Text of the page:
Measurement and control of business processes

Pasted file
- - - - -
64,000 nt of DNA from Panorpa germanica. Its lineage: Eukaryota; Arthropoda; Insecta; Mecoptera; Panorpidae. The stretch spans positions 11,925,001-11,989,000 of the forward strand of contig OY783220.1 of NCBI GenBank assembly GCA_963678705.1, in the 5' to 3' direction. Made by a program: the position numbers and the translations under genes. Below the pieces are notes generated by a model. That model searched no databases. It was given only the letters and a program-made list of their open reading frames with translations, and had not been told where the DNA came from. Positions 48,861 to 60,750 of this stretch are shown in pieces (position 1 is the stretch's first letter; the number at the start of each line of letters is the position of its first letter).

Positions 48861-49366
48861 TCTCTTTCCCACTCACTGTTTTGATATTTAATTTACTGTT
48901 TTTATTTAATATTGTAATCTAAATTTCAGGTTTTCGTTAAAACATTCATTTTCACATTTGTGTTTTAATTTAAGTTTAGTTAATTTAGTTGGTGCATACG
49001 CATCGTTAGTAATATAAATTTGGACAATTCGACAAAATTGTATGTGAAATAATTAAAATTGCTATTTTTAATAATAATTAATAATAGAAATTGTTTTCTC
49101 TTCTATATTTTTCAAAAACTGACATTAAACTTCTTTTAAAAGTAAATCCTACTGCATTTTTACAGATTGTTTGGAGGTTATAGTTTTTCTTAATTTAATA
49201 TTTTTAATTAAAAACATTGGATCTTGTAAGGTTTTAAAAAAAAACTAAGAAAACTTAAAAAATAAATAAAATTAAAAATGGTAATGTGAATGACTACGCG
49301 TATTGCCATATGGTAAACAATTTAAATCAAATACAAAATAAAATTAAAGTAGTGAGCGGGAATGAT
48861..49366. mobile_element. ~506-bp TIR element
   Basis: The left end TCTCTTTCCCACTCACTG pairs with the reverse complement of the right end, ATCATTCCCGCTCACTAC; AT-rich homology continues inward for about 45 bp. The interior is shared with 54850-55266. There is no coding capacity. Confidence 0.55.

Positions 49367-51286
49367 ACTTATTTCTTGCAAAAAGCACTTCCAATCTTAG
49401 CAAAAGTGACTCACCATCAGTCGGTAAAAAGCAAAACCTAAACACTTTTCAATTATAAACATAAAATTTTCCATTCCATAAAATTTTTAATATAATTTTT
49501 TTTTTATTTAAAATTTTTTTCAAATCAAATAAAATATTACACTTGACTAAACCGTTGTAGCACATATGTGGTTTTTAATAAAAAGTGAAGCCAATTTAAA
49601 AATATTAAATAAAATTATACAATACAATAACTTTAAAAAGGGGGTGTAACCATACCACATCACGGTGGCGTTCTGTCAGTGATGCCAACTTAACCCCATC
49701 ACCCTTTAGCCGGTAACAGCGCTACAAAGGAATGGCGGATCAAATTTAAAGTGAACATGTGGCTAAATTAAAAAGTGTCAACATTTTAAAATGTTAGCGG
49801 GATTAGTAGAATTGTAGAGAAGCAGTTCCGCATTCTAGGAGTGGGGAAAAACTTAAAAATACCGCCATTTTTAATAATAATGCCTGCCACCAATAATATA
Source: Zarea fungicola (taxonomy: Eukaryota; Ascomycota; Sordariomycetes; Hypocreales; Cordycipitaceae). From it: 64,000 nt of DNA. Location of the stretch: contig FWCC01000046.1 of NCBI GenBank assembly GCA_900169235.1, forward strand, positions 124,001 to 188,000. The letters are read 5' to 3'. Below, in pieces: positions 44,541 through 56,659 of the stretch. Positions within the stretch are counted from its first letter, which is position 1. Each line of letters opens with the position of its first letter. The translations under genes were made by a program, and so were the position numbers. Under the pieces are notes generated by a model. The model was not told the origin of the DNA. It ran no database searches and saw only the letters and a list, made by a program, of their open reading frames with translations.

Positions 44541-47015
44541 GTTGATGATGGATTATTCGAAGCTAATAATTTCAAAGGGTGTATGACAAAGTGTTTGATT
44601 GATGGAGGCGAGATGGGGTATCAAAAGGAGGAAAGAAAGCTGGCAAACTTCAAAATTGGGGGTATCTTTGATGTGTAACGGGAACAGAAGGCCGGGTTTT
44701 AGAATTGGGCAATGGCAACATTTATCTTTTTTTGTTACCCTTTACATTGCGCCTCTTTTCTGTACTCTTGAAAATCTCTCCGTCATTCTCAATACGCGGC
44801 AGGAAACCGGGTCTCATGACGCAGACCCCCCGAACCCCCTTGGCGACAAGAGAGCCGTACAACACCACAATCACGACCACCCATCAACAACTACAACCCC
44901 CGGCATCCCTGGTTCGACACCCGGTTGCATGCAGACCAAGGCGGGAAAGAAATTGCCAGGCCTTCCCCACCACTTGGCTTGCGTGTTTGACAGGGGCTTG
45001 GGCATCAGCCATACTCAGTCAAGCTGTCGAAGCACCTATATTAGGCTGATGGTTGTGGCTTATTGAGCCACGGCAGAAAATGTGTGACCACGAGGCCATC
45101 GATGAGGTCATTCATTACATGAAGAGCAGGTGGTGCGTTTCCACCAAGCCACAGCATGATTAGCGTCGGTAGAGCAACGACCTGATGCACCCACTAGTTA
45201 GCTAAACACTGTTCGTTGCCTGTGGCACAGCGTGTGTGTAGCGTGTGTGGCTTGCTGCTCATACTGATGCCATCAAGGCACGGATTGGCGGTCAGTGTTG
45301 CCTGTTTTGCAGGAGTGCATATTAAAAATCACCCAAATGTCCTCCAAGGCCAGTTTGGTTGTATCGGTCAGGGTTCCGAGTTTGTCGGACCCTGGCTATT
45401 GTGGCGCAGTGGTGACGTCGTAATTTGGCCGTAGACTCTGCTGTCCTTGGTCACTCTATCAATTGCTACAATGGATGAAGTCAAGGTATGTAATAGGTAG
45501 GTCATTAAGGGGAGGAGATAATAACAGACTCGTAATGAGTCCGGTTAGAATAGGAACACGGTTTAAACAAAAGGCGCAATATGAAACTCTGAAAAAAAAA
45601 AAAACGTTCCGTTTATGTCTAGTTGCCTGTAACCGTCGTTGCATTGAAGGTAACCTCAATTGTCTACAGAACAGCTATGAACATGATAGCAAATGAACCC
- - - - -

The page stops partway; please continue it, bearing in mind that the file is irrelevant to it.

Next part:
It is widely accepted that any well-designed organizational process includes a control mechanism through which management decides which aspects of the performance of the process are to be measured and how these measurements are to be used to change the level of resources utilized in the process. Little is known, however, about the best ways to design such a control mechanism for typical business processes. Our goal in this research is to identify control mechanisms for business processes that are effective in different types of environments. In this article we present a system dynamics model of a typical service-sector business process, such as is used in processing administrative paperwork in insurance, banking, and so on. These processes are subject to random, time-varying, and non-postponable demands for service. They are also subject to randomness in processing times, as well as delays in the observation of system performance and in the execution of control actions. We assume management has the dual objectives of maximizing profits (revenues on completed work less the costs of labor employed) and keeping cycle times below a predetermined ceiling. In order to achieve these objectives it observes the state of the process and adjusts its labor force accordingly. Management must chose which of several aspects of process performance to measure (cycle time, backlog, or demand) and the parameters governing the control process. Our analysis highlights the interactions among the demand environment faced by the process (e.g., random or seasonal), the control signal chosen (e.g., cycle time or backlog), and the type of control used (e.g., proportional or differential). Our results suggest that, regardless of the demand environment, a control process based on system backlog is generally more robust than the alternatives in the sense that adequate performance is achieved over a broader range of control parameters. We also find that, in most cases, proportional control by itself is inadequate to provide effective performance and that differential control is a necessary adjunct. We conclude the article with a discussion of the managerial implications of this research. Copyright © 2001 John Wiley & Sons, Ltd.